Connecticut trooper avoids jail in drunken driving case
MIDDLETOWN (AP) — A Connecticut state police sergeant charged with drunken driving after an off-duty 2019 crash that injured a woman and her 19-year-old daughter agreed to a plea deal Thursday that will allow him to avoid jail and have the charge erased if he completes the state's alcohol education program.
Sgt. John McDonald pleaded no contest to two counts of reckless endangerment and a judge approved his application for the program during a hearing in Middletown Superior Court, Hearst Connecticut Media reported.
McDonald must serve two years of probation, complete 100 hours of community service and attend at least one drunken driving victim impact panel. If he successfully completes the alcohol education program, the driving under the influence charge will be erased.
McDonald apologized during the hearing. He remains on administrative duty pending the completion of an internal affairs investigation.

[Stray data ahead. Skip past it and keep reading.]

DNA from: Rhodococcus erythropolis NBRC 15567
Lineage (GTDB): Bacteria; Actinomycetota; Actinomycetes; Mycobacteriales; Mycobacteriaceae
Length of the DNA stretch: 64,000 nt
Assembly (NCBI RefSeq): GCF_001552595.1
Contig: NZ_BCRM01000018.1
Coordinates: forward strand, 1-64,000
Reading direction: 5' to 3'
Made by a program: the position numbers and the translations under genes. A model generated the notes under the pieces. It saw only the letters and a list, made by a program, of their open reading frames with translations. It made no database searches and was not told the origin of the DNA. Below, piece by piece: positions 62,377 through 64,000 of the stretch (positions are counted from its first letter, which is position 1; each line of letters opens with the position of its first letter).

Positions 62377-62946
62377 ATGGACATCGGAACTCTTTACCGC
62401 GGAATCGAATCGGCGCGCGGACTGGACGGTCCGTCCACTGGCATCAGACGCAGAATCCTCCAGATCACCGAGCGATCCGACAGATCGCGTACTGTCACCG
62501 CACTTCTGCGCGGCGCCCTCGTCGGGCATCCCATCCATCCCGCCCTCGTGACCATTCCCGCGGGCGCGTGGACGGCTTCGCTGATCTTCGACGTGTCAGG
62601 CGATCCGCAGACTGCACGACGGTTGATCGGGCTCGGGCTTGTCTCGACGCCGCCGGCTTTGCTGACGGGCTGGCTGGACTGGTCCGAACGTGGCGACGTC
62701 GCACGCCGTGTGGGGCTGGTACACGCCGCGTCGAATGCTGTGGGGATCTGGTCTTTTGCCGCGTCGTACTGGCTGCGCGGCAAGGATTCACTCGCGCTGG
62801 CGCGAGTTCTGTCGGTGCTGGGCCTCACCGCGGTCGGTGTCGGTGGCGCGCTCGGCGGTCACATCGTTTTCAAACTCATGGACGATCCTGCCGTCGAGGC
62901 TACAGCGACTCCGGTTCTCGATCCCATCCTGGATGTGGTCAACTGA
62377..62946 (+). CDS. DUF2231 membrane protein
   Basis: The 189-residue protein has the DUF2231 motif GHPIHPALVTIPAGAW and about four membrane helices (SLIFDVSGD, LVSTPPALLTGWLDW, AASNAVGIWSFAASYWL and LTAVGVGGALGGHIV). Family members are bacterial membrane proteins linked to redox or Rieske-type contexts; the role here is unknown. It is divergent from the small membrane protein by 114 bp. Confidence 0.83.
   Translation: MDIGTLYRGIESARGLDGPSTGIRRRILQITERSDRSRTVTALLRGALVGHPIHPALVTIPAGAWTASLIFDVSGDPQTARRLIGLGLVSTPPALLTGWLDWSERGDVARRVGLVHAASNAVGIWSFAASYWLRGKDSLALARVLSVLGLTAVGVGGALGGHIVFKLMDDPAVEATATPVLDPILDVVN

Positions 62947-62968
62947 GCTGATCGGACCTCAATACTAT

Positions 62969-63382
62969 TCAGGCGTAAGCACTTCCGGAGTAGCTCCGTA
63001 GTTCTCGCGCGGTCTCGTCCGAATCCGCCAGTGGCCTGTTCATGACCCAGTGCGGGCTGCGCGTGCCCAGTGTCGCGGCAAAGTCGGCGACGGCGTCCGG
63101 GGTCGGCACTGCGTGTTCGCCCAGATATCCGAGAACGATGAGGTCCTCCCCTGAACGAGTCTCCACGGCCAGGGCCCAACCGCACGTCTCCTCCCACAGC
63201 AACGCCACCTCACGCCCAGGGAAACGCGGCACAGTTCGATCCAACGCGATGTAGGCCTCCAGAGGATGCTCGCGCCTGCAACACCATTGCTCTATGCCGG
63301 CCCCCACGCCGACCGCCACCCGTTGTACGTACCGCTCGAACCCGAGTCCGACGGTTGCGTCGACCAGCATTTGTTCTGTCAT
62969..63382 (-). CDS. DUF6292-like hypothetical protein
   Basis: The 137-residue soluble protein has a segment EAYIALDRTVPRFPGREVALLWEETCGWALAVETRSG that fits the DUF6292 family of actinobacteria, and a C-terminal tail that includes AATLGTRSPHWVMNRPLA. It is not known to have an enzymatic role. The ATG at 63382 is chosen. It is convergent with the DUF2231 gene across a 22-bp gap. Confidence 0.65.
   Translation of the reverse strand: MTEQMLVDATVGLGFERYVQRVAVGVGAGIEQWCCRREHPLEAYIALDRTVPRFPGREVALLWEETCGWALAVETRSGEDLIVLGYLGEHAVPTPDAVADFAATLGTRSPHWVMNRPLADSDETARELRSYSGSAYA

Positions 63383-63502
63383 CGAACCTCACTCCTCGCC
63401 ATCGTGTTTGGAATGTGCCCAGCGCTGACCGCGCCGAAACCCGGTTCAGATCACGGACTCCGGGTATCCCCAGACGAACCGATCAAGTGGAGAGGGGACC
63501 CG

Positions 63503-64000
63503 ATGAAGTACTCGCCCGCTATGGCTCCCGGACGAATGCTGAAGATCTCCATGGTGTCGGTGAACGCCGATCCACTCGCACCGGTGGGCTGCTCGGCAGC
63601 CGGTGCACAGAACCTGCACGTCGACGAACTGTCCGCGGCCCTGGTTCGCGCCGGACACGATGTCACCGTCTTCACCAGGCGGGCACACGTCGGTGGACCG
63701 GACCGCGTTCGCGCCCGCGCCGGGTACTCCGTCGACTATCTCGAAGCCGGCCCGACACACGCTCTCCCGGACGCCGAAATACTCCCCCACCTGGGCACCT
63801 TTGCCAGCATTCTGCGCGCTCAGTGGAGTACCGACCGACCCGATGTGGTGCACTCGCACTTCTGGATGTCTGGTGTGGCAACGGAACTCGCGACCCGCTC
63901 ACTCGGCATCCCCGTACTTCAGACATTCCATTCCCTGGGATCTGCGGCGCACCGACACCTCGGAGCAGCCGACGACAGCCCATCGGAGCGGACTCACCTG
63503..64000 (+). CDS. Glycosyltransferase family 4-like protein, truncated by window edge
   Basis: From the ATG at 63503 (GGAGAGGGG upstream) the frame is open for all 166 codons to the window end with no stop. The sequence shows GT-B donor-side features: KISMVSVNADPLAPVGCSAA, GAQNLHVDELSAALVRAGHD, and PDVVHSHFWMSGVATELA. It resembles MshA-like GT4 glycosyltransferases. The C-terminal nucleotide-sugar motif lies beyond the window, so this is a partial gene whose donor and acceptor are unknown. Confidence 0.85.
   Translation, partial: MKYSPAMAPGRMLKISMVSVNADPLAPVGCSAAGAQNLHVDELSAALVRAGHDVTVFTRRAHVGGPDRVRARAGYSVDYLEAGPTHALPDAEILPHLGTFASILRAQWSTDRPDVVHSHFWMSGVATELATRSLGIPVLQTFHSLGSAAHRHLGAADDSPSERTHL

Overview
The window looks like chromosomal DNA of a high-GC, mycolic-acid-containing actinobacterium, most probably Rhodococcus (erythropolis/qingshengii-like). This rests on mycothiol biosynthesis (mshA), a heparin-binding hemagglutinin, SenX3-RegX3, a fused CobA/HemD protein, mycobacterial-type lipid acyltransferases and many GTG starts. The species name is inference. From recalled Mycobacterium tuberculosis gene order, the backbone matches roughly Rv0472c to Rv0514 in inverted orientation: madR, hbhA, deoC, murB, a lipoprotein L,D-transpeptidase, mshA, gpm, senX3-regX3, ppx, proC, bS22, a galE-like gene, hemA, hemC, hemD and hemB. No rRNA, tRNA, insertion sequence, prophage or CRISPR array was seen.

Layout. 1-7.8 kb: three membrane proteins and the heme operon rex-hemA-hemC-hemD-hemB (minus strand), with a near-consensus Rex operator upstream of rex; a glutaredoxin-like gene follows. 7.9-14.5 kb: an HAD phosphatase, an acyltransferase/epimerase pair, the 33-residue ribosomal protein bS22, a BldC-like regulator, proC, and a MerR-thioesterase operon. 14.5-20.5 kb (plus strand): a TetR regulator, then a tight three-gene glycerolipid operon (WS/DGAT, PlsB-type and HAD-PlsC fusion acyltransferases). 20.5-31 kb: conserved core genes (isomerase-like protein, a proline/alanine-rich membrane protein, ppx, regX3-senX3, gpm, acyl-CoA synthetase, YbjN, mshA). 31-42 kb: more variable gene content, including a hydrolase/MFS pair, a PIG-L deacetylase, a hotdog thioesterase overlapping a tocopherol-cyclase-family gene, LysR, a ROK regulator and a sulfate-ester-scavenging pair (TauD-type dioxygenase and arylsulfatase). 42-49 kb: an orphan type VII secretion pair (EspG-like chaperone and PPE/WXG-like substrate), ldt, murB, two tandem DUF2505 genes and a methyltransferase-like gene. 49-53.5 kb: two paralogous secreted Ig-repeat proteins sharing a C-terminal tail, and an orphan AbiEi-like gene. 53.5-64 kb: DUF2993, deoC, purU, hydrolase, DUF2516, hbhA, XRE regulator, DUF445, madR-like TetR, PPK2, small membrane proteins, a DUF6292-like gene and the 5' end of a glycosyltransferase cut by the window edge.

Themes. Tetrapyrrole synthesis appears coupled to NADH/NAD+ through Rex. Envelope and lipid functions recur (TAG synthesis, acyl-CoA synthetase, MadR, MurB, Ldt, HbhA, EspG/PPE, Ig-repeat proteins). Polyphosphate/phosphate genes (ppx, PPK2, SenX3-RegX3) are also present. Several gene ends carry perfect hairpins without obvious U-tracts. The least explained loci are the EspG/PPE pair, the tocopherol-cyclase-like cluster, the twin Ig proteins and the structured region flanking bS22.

Authorities said McDonald consumed at least eight alcoholic drinks during a retirement party in Oxford for a colleague before the crash in Southbury. He was driving more than 70 mph, ran a stop sign and crashed into another vehicle, injuring Lisa Conroy and her daughter Madison Conroy, who was then 19, officials said.
The Conroys are suing McDonald and the state over the crash.
Stories that may interest you
Massachusetts Gov. Charlie Baker announced more than $17.3 million in grants Wednesday aimed at helping repair failing dams, coastal infrastructure, and levees across the state
Top state leaders in Rhode Island are recommending that all students, staff and faculty wear face coverings when school starts in Rhode Island this fall, regardless of vaccination status
A Massachusetts hospital is temporarily scaling back some services and reducing capacity in response to a strike by nurses that has now lasted nearly five months
The maker of the rifle used in the Sandy Hook Elementary School shooting has offered some of the victims’ families nearly $33 million to settle their lawsuit over how the company marketed the firearm to the public